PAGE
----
Some vendors are finding it difficult to accept that they need to reduce prices on their homes in the current market. But now, rational City workers are dropping prices on their London houses in order to sell them fast.
According to a study by estate agents Cluttons, City workers are pricing their homes to sell in areas such as Shad Thames, Wapping, Battersea and Clapham, where sales activity has gone up over the last fortnight.
City workers, have a trading mentality and think they should cut their losses and start again, are prepared ‘to take a hit’ to reduce their debt levels, says Richard Cotton, divisional head of residential agency at Cluttons.
‘Many non-City workers have their heads in the sand still,’ he says, ‘while City guys know they must sell and will listen to our advice.’
The City workers deciding to sell at a lower price have been made redundant recently or have interest only mortgages that have risen from four to seven percent.
‘They are selling, renting for a while and regrouping,’ Mr Cotton explains. ‘It is all about clearing the decks. Quite a few of these City workers recognise there will be a lot of money to be made in five years time and they need to be in a position to buy.’
He says this is similar to an earlier slowdown in the early Nineties – ‘if you bought in 1992, you ended up doing very well.’
Tom Tangney from Knight Frank in Kensington says he is beginning to witness pragmatism from people on his patch too.
‘They just want to get on with their lives. They come in to see us and want us to tell them the truth without any flannel.’
Mr Tangney says it is akin to going to the dentist. ‘You see them wincing and closing their eyes, hoping it won’t hurt. And then you give them the news about the real value of their house and how to sell it.’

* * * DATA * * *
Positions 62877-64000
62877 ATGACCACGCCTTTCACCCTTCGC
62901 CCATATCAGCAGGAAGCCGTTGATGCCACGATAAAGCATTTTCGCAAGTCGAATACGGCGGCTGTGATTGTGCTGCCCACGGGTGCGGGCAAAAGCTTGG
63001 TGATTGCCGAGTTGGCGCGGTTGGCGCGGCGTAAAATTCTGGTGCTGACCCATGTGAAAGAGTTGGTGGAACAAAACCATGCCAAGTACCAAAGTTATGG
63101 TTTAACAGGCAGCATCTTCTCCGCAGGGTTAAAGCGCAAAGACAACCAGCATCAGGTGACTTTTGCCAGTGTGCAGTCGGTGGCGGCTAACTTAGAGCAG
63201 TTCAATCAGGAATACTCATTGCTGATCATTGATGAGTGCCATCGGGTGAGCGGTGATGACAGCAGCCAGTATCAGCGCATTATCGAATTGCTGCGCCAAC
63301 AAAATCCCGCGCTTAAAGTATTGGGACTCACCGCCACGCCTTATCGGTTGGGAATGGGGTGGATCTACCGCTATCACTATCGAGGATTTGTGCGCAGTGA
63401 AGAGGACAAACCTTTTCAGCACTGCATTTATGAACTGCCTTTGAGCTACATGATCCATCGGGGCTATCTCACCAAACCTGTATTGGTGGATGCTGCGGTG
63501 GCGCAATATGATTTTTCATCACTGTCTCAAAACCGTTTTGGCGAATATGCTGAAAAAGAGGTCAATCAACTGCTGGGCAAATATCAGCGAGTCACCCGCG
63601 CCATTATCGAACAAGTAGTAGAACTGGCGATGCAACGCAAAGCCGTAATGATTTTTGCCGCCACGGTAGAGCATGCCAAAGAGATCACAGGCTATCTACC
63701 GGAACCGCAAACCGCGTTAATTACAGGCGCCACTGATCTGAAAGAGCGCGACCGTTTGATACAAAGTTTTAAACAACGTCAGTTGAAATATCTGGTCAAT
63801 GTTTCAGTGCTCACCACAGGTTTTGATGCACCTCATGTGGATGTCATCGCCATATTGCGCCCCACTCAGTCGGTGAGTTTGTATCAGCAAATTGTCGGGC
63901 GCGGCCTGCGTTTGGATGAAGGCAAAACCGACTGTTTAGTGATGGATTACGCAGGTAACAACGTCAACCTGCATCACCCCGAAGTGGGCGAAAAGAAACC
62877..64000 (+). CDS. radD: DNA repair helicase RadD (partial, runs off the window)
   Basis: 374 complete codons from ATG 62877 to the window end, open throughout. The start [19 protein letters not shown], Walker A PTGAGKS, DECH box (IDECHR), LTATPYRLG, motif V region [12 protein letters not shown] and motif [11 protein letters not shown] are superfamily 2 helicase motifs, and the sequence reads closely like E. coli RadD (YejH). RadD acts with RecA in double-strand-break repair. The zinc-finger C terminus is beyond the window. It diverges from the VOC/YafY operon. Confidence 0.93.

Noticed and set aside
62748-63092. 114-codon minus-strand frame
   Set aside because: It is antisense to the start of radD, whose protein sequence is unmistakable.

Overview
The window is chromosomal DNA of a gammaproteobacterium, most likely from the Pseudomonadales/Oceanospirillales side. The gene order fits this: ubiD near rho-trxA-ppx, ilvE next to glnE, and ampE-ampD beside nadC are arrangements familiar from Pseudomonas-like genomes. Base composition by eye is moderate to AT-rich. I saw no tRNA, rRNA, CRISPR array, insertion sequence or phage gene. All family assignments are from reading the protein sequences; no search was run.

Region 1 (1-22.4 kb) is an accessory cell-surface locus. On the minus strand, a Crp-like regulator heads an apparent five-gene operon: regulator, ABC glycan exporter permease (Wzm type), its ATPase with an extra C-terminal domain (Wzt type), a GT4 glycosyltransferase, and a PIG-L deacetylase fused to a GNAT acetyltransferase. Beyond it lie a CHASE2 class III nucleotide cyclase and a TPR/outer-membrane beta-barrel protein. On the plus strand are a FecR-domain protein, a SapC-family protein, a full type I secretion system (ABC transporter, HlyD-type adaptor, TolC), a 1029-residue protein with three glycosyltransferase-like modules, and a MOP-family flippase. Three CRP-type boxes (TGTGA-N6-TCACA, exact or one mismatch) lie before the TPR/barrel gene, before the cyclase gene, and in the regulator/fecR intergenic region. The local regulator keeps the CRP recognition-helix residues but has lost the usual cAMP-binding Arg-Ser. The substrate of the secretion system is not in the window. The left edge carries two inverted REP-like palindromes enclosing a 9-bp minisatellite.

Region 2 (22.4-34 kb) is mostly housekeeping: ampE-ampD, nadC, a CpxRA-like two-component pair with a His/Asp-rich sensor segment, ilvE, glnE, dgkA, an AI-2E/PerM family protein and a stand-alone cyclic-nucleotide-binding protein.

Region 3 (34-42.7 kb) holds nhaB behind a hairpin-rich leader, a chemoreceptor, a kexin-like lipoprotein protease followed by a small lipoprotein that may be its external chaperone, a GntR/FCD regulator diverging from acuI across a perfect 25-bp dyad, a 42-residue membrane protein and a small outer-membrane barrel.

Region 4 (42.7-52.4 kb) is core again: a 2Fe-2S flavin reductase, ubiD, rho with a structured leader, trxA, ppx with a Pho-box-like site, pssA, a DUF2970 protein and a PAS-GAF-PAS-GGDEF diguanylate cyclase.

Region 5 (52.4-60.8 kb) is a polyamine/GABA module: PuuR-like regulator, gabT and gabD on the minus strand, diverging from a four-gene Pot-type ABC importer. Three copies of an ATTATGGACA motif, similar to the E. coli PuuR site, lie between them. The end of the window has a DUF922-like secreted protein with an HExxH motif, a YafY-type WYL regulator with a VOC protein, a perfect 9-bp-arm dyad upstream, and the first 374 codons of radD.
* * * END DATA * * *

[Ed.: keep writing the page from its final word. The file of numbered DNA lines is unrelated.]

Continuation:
It is getting easier to hold these conversations with vendors, points out Mr Tangney, ‘some of whom are shaving prices to sell before Christmas, while others are preparing to sell in mid-January.’
One problem is that some estate agents have built in a large margin, knowing buyers expect a reduction.
‘They believe the buyer then thinks he is getting a bargain, but I think most buyers are savvy enough to see through this.’
Canny sellers want to know the ‘feet on the ground’ value attached to their house now and what they have to do to achieve this selling price.
Mr Tangney advises them to put a house worth £1 million on the market at £1.1 million and accept a good offer as close to the price as possible.
‘We see green shoots sprouting in Wandsworth and Wimbledon, in particular, where our agents have been tough with the clients and they are getting results,’ he adds.